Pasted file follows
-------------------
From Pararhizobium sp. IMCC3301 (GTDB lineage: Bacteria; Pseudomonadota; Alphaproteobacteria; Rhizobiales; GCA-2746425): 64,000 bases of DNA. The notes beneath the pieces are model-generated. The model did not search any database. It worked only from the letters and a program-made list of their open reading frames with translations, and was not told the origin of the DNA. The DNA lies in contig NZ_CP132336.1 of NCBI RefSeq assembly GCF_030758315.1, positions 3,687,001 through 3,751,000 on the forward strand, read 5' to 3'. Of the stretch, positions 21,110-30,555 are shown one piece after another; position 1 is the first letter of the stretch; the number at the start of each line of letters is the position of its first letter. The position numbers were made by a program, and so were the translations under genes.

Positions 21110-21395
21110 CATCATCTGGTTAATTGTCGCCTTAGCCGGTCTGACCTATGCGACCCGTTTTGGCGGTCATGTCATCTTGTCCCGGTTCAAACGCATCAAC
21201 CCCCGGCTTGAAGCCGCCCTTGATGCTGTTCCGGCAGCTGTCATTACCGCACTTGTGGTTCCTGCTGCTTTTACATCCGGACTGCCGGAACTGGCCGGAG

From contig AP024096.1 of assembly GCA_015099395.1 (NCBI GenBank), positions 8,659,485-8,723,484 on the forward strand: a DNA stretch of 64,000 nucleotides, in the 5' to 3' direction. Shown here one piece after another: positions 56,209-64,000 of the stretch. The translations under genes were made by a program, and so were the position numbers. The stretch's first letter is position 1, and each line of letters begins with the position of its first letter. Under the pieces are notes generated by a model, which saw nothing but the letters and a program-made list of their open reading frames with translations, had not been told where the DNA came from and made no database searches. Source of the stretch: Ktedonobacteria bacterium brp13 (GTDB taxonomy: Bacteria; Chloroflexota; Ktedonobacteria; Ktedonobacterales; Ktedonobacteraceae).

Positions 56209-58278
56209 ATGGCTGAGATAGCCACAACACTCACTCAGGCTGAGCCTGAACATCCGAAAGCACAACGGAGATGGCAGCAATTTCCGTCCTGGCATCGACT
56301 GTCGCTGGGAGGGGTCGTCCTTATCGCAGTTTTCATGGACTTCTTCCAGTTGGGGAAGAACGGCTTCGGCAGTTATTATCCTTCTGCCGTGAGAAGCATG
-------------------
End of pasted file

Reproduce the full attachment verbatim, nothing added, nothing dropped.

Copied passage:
From Pararhizobium sp. IMCC3301 (GTDB lineage: Bacteria; Pseudomonadota; Alphaproteobacteria; Rhizobiales; GCA-2746425): 64,000 bases of DNA. The notes beneath the pieces are model-generated. The model did not search any database. It worked only from the letters and a program-made list of their open reading frames with translations, and was not told the origin of the DNA. The DNA lies in contig NZ_CP132336.1 of NCBI RefSeq assembly GCF_030758315.1, positions 3,687,001 through 3,751,000 on the forward strand, read 5' to 3'. Of the stretch, positions 21,110-30,555 are shown one piece after another; position 1 is the first letter of the stretch; the number at the start of each line of letters is the position of its first letter. The position numbers were made by a program, and so were the translations under genes.

Positions 21110-21395
21110 CATCATCTGGTTAATTGTCGCCTTAGCCGGTCTGACCTATGCGACCCGTTTTGGCGGTCATGTCATCTTGTCCCGGTTCAAACGCATCAAC
21201 CCCCGGCTTGAAGCCGCCCTTGATGCTGTTCCGGCAGCTGTCATTACCGCACTTGTGGTTCCTGCTGCTTTTACATCCGGACTGCCGGAACTGGCCGGAG

From contig AP024096.1 of assembly GCA_015099395.1 (NCBI GenBank), positions 8,659,485-8,723,484 on the forward strand: a DNA stretch of 64,000 nucleotides, in the 5' to 3' direction. Shown here one piece after another: positions 56,209-64,000 of the stretch. The translations under genes were made by a program, and so were the position numbers. The stretch's first letter is position 1, and each line of letters begins with the position of its first letter. Under the pieces are notes generated by a model, which saw nothing but the letters and a program-made list of their open reading frames with translations, had not been told where the DNA came from and made no database searches. Source of the stretch: Ktedonobacteria bacterium brp13 (GTDB taxonomy: Bacteria; Chloroflexota; Ktedonobacteria; Ktedonobacterales; Ktedonobacteraceae).

Positions 56209-58278
56209 ATGGCTGAGATAGCCACAACACTCACTCAGGCTGAGCCTGAACATCCGAAAGCACAACGGAGATGGCAGCAATTTCCGTCCTGGCATCGACT
56301 GTCGCTGGGAGGGGTCGTCCTTATCGCAGTTTTCATGGACTTCTTCCAGTTGGGGAAGAACGGCTTCGGCAGTTATTATCCTTCTGCCGTGAGAAGCATG